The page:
HYANNIS, MASS. — An early bufflehead drake decoy, made around 1910–1912 by the renowned carver A.E. (Elmer) Crowell (Massachusetts, 1862–1952), the highest-graded bufflehead drake by Crowell ever offered, and one of only two known in such a high grade, soared to $207,000 at a Decoys Unlimited Inc’s summer decoy auction July 28–29.
The sale at the Cape Codder Resort and Hotel took place in conjunction with Swap & Sell, an annual event staged by Decoys Unlimited that brings together dealers, collectors and other decoy enthusiasts from across the United States. The auction and Swap & Sell drew a combined crowd of about 400 people. A little over 900 lots were offered over the course of the two days.
The Crowell bufflehead drake was easily the auction’s top lot, sailing past its $125/175,000 estimate. “It was also the rarest and finest Crowell decoy we ever had the privilege of handling,” said Ted Harmon, owner of Decoys Unlimited, Inc. “It was essentially a flawless bird, made during Crowell’s prime and carved as a working decoy but never rigged.”
Many of the decoys offered were made by Crowell, which helped push the sale’s gross total to just under $1 million. But other outstanding carvers were represented, too, names such as Henry Keyes Chadwick, Captain Clarence Bailey, Joseph Lincoln, Ira Hudson, George and Harvey Stevens, Domingo Campo, Lem and Steve Ward, Allen J. King, Mason and Evans.
“It was a well-rounded auction, with something for everyone and every pocketbook,” Harmon said. “The market is extremely strong, especially for the better decoys. We had a large collection of near-mint decoys by Charlie Joiner from the Ballard collection. Prices ranged from $300 to $2,000. Already we’re considering a sale in November, as decoys are still arriving daily.”
Harmon added, “Decoys at all levels are back on the rise, with the greatest price hike in the very good to better examples. Prices are once again in the mid-to-high-five-figure level, with the occasional rare decoy in pristine condition bringing six figures. I believe the rare Crowell bufflehead drake that sold for $207,000 is a high water mark for a single decoy in some time.”
The top earners of the auction were overwhelmingly examples by Crowell. His life-size decorative carving of a black-bellied plover with original paint and mounted on an undulating “rock” base brought $40,250, while a goose with immaculate original paint changed hands for $31,050.
A Crowell gunning model dowitcher featuring split tail with raised wingtips, recently retrieved from a bank safety deposit box in western Massachusetts where it had been kept for the past 50 years, fetched $28,750; and a circa 1912 mallard drake with its head turned to one side, showing classic Crowell rasp work to the rear of the head, never rigged, went for $14,375.
An example of an early pintail drake by Crowell, with wingtips carved in deep relief, again with classic Crowell rasp work to the rear of the head and breast, with carved wing and tail feathers, rose to $13,800; and a gunning split tail black-bellied plover by Crowell, in fine original paint with anatomically correct bill and tack eyes, also brought $13,800.
Other decoys by Crowell most worthy of mention include a miniature running ruddy turnstone with split tail, on a painted rock base for $6,325 and an early example, three-quarter scale with original paint and feather detail, achieved $4,312.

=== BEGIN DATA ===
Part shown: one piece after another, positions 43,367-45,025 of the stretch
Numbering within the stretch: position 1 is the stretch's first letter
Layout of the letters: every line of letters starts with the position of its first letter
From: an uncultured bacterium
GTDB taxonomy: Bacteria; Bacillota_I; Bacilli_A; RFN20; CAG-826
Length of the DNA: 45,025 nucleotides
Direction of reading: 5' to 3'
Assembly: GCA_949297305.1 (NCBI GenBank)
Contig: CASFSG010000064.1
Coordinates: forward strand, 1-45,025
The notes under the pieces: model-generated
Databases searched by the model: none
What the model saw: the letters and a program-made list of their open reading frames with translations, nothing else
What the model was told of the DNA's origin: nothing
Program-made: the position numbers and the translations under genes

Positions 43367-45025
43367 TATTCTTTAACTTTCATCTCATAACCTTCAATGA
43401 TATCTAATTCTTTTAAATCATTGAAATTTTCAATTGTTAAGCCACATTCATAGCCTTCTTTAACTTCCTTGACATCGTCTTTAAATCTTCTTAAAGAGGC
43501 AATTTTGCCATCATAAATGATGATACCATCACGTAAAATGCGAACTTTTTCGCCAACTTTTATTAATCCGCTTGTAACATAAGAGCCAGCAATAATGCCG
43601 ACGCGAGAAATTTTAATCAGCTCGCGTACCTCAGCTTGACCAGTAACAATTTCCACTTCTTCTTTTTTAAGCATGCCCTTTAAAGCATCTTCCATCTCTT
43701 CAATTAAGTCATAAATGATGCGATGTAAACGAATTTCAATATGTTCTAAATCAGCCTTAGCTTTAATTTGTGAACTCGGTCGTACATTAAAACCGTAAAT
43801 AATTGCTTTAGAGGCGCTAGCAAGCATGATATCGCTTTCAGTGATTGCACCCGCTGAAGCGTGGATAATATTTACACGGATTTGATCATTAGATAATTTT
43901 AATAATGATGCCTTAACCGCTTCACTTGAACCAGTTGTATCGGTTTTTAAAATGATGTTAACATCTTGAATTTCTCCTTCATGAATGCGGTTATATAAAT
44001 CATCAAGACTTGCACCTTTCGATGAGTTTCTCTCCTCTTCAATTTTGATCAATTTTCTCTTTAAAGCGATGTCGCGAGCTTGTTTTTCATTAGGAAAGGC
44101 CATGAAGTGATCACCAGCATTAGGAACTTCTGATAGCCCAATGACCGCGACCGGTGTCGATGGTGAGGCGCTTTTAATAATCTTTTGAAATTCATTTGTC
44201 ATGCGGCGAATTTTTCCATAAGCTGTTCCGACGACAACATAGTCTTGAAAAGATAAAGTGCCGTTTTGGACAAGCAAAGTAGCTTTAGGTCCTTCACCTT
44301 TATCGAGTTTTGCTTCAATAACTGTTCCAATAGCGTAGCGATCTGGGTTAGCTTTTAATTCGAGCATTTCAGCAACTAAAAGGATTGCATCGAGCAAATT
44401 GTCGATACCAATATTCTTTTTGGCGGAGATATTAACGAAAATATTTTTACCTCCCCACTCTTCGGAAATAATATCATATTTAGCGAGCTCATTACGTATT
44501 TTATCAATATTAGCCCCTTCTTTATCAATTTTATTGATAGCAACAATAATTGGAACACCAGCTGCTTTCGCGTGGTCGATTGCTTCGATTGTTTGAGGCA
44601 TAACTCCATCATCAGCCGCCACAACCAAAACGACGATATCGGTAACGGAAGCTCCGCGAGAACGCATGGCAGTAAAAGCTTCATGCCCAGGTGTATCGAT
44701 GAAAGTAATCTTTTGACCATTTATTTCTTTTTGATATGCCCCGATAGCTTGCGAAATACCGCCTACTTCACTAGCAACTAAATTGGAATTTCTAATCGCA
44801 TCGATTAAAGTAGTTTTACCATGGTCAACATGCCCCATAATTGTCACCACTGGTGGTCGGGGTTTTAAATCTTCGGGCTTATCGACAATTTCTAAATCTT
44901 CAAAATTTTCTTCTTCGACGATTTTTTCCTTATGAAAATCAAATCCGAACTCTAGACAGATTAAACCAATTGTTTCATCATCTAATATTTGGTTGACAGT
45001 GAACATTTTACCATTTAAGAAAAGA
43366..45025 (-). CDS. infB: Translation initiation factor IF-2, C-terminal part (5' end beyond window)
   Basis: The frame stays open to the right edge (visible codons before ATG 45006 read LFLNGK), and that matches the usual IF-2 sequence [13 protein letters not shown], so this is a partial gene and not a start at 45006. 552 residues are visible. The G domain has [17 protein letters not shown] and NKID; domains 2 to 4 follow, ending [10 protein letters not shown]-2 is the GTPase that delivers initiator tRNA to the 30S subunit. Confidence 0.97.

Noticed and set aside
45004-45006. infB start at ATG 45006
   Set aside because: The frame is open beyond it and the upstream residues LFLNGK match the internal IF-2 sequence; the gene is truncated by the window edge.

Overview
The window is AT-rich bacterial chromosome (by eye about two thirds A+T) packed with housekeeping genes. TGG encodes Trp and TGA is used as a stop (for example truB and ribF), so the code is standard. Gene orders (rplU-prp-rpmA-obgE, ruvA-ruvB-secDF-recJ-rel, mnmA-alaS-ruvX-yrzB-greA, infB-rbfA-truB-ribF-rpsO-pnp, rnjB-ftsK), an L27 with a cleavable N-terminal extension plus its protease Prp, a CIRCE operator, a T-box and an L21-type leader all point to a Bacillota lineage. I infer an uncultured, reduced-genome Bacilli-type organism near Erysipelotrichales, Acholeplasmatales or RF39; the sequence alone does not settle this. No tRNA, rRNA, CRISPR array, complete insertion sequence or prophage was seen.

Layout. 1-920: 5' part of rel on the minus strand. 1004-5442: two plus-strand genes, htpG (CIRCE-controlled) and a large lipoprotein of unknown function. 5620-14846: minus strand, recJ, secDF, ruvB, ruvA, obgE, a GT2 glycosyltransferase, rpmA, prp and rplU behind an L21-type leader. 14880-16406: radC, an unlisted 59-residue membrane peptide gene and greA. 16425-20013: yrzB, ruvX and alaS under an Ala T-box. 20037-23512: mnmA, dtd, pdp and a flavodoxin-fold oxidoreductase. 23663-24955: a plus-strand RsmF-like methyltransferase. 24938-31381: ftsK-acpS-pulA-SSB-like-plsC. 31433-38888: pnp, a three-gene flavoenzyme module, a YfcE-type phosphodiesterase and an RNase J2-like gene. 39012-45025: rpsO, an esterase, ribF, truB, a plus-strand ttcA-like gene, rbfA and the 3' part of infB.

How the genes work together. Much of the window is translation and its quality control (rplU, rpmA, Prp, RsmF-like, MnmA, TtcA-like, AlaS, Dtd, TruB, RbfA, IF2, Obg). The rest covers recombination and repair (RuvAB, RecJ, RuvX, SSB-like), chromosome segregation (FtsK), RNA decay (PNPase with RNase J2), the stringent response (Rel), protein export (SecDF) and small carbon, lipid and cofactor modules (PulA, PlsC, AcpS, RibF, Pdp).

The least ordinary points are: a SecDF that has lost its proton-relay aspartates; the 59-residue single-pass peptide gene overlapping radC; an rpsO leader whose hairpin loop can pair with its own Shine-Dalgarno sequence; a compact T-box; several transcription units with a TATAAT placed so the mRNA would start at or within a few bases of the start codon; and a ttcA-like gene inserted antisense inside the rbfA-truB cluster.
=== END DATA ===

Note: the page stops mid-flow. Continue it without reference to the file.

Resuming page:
One lot not carrying the Crowell name as its maker managed to crack the $10,000 mark. It was an important redhead drake made around 1900 by Henry Keyes Chadwick of Martha’s Vineyard, Mass. The example showed the influence of Chadwick’s mentor, Benjamin Smith. With deeply dished down wing molding in the manner of Smith, the decoy sold for $10,925.
Not far behind was a greater yellowlegs decoy by Joseph Lincoln of Accord Village in Hingham, Mass. (1859–1938). With its elaborate and fancifully painted depictions of the plumage of an actual yellowlegs, the exaggerated tall bird flew off for $8,625. Another decoy by Lincoln — a classic form goose “as found in rig” with zero paint enhancement — achieved $4,600.
A pair of decoys posted identical selling prices of $7,475. The first was a drumming grouse by the Rhode Island carver Allen J. King (1881–1963). It boasted outstretched and cupped wings, a fully fanned tail, fluted feathers and carved ruff. The other was a folk art carving of a canvas over frame goose, built on a grand scale circa 1902 by Captain Clarence Bailey.
A rare widgeon drake by one of the Stevens brothers (probably George) of Weedsport, N.Y., made circa 1895–1900, featuring a masterfully carved banjo tail and strong original paint, breezed to $5,750; and an early bluebill drake by Ira Hudson (Virginia, 1876–1949), done in his stylish and desirable “football” shape, with original paint and some gunning wear, made $5,405.
A fine example of a swing handle friendship purse by the Nantucket master Jose Formoso Reyes, with the top featuring a carved sperm whale on a rosewood-type plaque, made in 1971, knocked down at $5,175; and a carving of a sperm whale, carved from the pan bone, mounted on a later backboard, hit $5,175.
A historically important example of a goose by the Ward brothers, Lem (1896–1984) and Steve (1895–1976), both of Crisfield, Md., with its head turned sharply to the right and thrust slightly forward, hammered for $5,175; and a mallard drake by Domingo Campo (1887–1957), with raised wings and tack eyes, a brass tag on the bottom and original paint, gaveled for $4,888.
All prices reported include the buyer’s premium.
For more information, www.decoysunlimitedinc.net or 508-362-2766.